PHOTOGRAPHING NORTHERN LIGHT WITH THE SONY a9
Just like previous years, I guided groups of photographers in the north of Norway from mid-February until mid-March. One of the main subjects of these photo tours is the northern light. Compared to last year, we didn't see the northern light that often. But when we saw it, the shows turned out quite spectacular! Some nights had some short intense peaks of activity, but on other nights we had the northern light dancing over our heads for hour after hour. Another big difference with last year, is that I had the Sony a9 with me, instead of my Canon 1Dx. And boy, what a game changer that was!
Boosted brightness of live-view
The biggest difference which you directly notice, when using the Sony a9 at night, is the light sensitivity of the live-view. The brightness is boosted by the camera, so that elements in the landscape appear on the live-view. Even the tiniest bit of northern light will show up on the live-view. In some situations it is not possible yet to see with the naked eye if there is some northern light in the sky. Previously I was used to make a test picture to find out if there was something green in the sky or not. Now I just point the camera to the sky and see on the live-view if there is any green appearing.
This rather weak northern light was clearly visible on the live-view.
Sony a9, Samyang 14mm f2.8, @ f2.8, ISO2500, 15sec.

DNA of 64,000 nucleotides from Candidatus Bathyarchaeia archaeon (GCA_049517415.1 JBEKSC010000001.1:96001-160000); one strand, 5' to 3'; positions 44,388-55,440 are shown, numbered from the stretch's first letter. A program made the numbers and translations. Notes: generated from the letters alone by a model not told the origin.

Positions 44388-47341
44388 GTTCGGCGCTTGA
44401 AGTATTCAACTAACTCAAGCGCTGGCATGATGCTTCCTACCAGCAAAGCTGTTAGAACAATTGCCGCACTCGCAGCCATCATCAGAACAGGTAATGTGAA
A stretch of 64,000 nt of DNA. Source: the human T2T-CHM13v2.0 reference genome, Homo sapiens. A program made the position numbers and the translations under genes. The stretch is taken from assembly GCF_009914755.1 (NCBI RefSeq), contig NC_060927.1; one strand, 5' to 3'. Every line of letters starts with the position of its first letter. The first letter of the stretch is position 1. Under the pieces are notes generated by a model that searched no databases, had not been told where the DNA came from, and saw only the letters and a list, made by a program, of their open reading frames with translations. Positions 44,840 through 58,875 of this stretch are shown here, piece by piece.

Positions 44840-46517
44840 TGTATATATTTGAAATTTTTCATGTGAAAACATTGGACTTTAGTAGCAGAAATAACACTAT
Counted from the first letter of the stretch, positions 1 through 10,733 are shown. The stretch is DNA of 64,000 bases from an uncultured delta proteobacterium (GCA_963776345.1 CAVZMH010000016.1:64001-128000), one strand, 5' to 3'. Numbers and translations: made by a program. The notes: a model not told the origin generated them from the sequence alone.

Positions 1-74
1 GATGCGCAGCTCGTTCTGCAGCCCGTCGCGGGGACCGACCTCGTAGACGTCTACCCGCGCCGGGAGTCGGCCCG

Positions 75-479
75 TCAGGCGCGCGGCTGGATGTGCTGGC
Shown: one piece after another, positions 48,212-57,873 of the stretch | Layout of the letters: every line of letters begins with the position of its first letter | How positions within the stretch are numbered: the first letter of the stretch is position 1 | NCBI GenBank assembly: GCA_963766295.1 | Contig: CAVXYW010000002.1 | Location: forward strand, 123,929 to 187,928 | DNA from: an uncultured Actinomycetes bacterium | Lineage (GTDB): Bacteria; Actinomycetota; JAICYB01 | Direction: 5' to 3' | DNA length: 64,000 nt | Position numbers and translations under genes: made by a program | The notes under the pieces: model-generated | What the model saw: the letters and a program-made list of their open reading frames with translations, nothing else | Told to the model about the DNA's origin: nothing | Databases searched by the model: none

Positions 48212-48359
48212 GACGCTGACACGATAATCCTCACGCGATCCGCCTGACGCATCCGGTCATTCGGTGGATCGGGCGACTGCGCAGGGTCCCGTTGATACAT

Because the brightness of the live-view is boosted, composing the pictures becomes much easier! I mean MUCH easier! Usually, with a DSLR camera, I have to find a composition through the view-finder. Of course I managed. But this becomes rather difficult when photographing (straight) up or from a low point of view. With the Sony a9 I can put the camera in the position I want, fold the screen out and use the live-view.
In order to get the tree in front of the northern light, I had to put my camera on ground level. The combination of the boosted brightness and the foldable screen made it easy for me to get the shot I was after.
Sony a9, Samyang14mm f2.8, @ f2.8, ISO4000, 10sec.
Also the darkness makes it difficult to directly find the wanted composition. Normally I have to make a test picture to see if the composition is what I want it to be. With the Sony a9 I don't have to make a test picture, because I can see the composition directly on the live-view. This also means that I can change the composition much easier and faster. Sometimes the northern light is moving very fast and I want to change my composition from picture to picture. With the Sony a9 this is a piece of cake. Because of this, I managed to get shots which I definitely would have missed with a DSLR camera!
Because the composition was clearly visible on the live-view, it was easy to line up the northern light with the chimney of the little observation house.
Sony a9, Samyang 14mm f2.8, @ f2.8, ISO4000, 4sec.
High ISO performance
The high ISO performance of the a9 is outstanding. I can only compare it to my Canon 1DX, which is an older camera. The Sony a9 outperforms the 1DX by ease, which it is expected to do. For my northern light pictures, I have not applied any noise reduction for the pictures taken on ISO 4000 or lower. A big difference to my Canon cameras, is the amount of color noise. This is basically absent on the pictures of the Sony a9. I don't know how this compares to the latest Canon and Nikon cameras.